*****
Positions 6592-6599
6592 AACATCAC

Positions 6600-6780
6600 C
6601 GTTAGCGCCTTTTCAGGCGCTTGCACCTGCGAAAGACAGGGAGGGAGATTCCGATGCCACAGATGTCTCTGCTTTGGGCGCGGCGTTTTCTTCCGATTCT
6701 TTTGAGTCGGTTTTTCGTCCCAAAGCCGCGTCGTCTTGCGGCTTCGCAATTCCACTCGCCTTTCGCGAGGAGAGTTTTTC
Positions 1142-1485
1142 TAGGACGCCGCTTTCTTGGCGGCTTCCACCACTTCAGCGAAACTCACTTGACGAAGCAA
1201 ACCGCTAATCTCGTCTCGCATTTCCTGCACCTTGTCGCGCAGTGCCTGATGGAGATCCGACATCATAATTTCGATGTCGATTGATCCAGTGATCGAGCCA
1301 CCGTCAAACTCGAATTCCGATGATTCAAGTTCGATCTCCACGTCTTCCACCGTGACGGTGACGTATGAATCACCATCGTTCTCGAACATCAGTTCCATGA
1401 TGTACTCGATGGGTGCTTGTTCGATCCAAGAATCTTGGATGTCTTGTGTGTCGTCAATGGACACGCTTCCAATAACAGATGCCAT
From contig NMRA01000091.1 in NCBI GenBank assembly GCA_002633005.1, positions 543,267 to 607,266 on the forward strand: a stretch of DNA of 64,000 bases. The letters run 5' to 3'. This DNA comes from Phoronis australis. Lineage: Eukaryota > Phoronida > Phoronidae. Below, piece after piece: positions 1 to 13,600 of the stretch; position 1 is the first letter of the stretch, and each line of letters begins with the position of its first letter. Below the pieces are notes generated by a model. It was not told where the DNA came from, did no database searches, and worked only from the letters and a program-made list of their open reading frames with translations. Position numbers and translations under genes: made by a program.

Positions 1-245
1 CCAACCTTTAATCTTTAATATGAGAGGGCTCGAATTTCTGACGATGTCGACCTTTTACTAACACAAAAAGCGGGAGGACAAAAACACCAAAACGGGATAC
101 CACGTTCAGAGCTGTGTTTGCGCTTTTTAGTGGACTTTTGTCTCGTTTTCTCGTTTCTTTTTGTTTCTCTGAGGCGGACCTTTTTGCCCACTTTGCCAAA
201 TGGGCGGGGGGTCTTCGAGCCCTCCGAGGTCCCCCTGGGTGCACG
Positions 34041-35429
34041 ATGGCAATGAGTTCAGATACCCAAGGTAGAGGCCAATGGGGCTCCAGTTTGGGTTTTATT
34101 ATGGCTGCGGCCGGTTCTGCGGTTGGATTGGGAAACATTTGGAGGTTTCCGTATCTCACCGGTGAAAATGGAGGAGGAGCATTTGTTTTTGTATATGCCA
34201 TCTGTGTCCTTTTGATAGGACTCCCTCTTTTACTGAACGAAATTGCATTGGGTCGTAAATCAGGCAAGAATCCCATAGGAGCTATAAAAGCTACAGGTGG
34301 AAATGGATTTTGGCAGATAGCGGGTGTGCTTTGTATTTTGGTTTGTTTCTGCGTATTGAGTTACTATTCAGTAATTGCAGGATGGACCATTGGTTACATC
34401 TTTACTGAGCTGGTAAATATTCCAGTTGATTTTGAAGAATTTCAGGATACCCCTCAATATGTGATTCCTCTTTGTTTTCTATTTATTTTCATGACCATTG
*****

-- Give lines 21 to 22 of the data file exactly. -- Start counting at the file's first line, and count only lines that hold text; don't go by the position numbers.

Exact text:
34301 AAATGGATTTTGGCAGATAGCGGGTGTGCTTTGTATTTTGGTTTGTTTCTGCGTATTGAGTTACTATTCAGTAATTGCAGGATGGACCATTGGTTACATC
34401 TTTACTGAGCTGGTAAATATTCCAGTTGATTTTGAAGAATTTCAGGATACCCCTCAATATGTGATTCCTCTTTGTTTTCTATTTATTTTCATGACCATTG